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My HIV Clinic

My HIV Clinic

I have been diagnosed with HIV – what happens now?

The place where you were tested for HIV must have a plan in place to guide you into specialist HIV care.1 

You should receive a full assessment by an HIV doctor within 2 weeks of your HIV diagnosis.  If you were diagnosed with HIV symptoms or an HIV-related illness you should be seen by an HIV doctor within 24 hours.1 

Within 2 weeks of your initial assessment (so within 1 month of your diagnosis) you should have1 :

  • been told your CD4 count (this is a measure of the strength of your immune system – the higher the CD4 count, the better)
  • had all the tests and checks which are recommended by clinical guidelines
  • talked to your doctor about the management and treatment of HIV
  • been told how and where you can get psychological and emotional support and other support services for people who have been diagnosed with HIV

[1] BHIVA Standards of Care- Standard 2- Access to, and retention in, HIV treatment and care.http://www.bhiva.org/standards-of-care-2012.aspx


Can I choose which HIV clinic I go to?

HIV clinics are ‘open access’.   This means:

  • you can move clinics at any point in your treatment
  • you can go to any clinic you want, even if it is outside the area you live in
  • you can go straight to the clinic you choose without being referred by a GP

If you do move though, you should let your old clinic know so that they can pass on your medical notes.

You can find a clinic by searching the NAM e-atlas . 


I have recently moved to the UK – how do I find an HIV doctor?

The way to find an HIV doctor is the same for everyone, even if you are not a permanent resident or citizen.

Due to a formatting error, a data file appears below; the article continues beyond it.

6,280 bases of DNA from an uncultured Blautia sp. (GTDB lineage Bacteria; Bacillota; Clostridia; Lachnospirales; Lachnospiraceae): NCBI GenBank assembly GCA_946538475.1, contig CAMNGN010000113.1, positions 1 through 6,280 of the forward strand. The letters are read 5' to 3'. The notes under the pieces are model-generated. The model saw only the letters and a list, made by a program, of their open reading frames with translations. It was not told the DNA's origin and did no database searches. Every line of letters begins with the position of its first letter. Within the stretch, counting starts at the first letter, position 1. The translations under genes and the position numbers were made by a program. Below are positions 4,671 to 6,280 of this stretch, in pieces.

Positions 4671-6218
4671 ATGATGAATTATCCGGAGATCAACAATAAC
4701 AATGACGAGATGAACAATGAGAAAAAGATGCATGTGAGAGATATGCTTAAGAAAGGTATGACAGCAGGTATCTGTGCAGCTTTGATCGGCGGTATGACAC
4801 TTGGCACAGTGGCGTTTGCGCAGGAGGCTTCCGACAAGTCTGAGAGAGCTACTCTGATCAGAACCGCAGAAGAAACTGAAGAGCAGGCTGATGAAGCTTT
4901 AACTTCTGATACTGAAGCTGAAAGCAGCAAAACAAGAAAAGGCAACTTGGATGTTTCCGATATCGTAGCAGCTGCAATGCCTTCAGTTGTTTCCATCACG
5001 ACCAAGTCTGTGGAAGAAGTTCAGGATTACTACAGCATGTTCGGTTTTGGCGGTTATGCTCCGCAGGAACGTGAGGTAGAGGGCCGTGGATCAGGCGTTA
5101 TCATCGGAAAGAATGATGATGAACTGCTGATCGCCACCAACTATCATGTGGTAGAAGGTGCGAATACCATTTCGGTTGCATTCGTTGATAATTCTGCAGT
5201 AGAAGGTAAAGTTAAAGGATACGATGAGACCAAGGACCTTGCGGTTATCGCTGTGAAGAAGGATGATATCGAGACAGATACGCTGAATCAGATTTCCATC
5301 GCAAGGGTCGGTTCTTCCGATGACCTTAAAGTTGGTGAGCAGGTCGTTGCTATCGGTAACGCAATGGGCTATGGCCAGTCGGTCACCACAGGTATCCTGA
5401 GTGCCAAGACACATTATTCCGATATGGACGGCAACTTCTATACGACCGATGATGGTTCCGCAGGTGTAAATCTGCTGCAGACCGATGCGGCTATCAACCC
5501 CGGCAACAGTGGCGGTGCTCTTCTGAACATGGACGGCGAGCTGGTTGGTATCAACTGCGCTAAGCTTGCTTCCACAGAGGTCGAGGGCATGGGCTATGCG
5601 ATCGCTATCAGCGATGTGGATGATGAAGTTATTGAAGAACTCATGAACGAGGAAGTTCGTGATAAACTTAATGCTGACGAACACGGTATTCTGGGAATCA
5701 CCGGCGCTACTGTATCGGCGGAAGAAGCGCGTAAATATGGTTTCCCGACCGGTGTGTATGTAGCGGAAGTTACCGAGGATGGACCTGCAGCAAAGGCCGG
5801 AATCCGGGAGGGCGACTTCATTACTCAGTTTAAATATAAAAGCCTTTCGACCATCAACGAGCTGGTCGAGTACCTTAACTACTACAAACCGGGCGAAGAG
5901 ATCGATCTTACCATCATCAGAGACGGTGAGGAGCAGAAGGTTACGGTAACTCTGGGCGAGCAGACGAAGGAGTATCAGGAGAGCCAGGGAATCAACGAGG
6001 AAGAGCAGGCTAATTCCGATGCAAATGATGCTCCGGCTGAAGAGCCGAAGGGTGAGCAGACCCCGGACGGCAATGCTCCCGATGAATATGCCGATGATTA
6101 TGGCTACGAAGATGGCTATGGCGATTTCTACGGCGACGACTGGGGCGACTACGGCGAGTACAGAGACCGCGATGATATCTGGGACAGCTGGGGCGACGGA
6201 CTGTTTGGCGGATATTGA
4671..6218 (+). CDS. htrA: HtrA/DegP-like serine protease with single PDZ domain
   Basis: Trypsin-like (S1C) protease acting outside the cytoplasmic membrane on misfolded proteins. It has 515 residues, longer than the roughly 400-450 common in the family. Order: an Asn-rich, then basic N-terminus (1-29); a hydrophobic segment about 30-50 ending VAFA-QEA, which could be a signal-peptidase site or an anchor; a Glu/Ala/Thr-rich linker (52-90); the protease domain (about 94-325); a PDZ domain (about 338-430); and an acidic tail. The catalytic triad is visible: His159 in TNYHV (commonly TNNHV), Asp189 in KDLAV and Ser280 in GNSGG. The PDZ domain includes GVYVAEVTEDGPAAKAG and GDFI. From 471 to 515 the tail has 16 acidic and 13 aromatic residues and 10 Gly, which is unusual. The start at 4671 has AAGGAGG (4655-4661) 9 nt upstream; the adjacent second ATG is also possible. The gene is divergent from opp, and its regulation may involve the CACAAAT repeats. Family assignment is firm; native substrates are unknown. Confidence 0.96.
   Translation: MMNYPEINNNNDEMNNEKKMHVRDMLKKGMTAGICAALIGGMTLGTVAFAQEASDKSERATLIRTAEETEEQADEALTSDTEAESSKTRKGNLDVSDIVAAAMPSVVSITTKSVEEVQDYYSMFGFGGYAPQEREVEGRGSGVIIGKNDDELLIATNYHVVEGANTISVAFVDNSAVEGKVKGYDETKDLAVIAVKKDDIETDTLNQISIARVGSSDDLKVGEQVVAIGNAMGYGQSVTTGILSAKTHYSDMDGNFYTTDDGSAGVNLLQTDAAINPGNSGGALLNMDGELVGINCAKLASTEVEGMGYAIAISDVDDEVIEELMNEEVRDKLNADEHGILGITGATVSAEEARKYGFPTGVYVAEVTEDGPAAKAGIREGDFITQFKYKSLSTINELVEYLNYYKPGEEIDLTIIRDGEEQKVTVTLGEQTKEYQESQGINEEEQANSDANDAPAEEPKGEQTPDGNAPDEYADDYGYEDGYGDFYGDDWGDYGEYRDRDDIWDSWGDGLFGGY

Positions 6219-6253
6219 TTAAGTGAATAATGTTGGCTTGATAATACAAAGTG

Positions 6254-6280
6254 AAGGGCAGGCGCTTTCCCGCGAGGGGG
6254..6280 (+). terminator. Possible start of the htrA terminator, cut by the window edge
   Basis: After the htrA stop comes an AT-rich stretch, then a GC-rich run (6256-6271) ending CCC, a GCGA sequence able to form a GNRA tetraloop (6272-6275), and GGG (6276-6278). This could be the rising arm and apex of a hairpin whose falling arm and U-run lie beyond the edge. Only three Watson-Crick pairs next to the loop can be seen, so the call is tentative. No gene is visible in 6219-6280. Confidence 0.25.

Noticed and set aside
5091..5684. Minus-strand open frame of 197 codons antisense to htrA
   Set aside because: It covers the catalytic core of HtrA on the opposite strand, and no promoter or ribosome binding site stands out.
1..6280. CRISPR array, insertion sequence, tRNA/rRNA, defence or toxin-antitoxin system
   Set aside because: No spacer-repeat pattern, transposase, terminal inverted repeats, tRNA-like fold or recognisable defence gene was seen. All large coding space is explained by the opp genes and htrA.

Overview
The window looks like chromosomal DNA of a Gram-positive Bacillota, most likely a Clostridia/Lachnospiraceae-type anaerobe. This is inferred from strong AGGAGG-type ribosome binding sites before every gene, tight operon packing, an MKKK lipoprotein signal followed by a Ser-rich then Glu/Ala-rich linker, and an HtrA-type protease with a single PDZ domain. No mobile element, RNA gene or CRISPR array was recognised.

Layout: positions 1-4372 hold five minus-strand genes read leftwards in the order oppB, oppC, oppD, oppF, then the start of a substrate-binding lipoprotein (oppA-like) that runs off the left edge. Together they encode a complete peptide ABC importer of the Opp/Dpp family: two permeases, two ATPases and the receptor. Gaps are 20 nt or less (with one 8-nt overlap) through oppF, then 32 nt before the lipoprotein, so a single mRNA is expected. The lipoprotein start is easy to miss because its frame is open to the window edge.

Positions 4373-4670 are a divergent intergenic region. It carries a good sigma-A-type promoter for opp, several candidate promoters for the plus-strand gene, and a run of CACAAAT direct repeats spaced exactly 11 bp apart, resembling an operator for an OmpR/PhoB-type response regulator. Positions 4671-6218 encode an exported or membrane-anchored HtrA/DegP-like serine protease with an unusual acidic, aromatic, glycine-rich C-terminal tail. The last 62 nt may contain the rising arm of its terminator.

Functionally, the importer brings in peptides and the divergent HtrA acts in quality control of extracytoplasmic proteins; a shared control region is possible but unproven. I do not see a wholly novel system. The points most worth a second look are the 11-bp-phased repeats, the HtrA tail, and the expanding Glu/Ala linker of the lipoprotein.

Anyone living in England can see an HIV doctor for free, whatever your nationality or immigration status.1   You will also be given your HIV medication for free as well as any treatment you need for other sexually transmitted infections (STIs), Hepatitis or TB.2 

Some migrants may have to pay for their other hospital services, however, such as cancer and maternity care.2  For more information see NAT's factsheet, Who Has to Pay?

[1] The National Health Service (Charges to Overseas Visitors) Regulations 2012.http://www.legislation.gov.uk/uksi/2011/1556/made

[2] The National Health Service (Charges to Overseas Visitors) Regulations 2011.http://www.legislation.gov.uk/uksi/2011/1556/made


What should I expect when visiting my HIV clinic?

Inside your HIV clinic you should find: 
  • consulting rooms where you can talk to doctors and nurses in private
  • waiting areas
  • areas to take blood and do any other necessary tests.

You might also find:

  • a pharmacy
  • areas for counselling and advice on taking your treatment and living with HIV

If these services are not inside your clinic, they should be in the same building or nearby so that you can easily visit them on the same day as your clinic appointment.1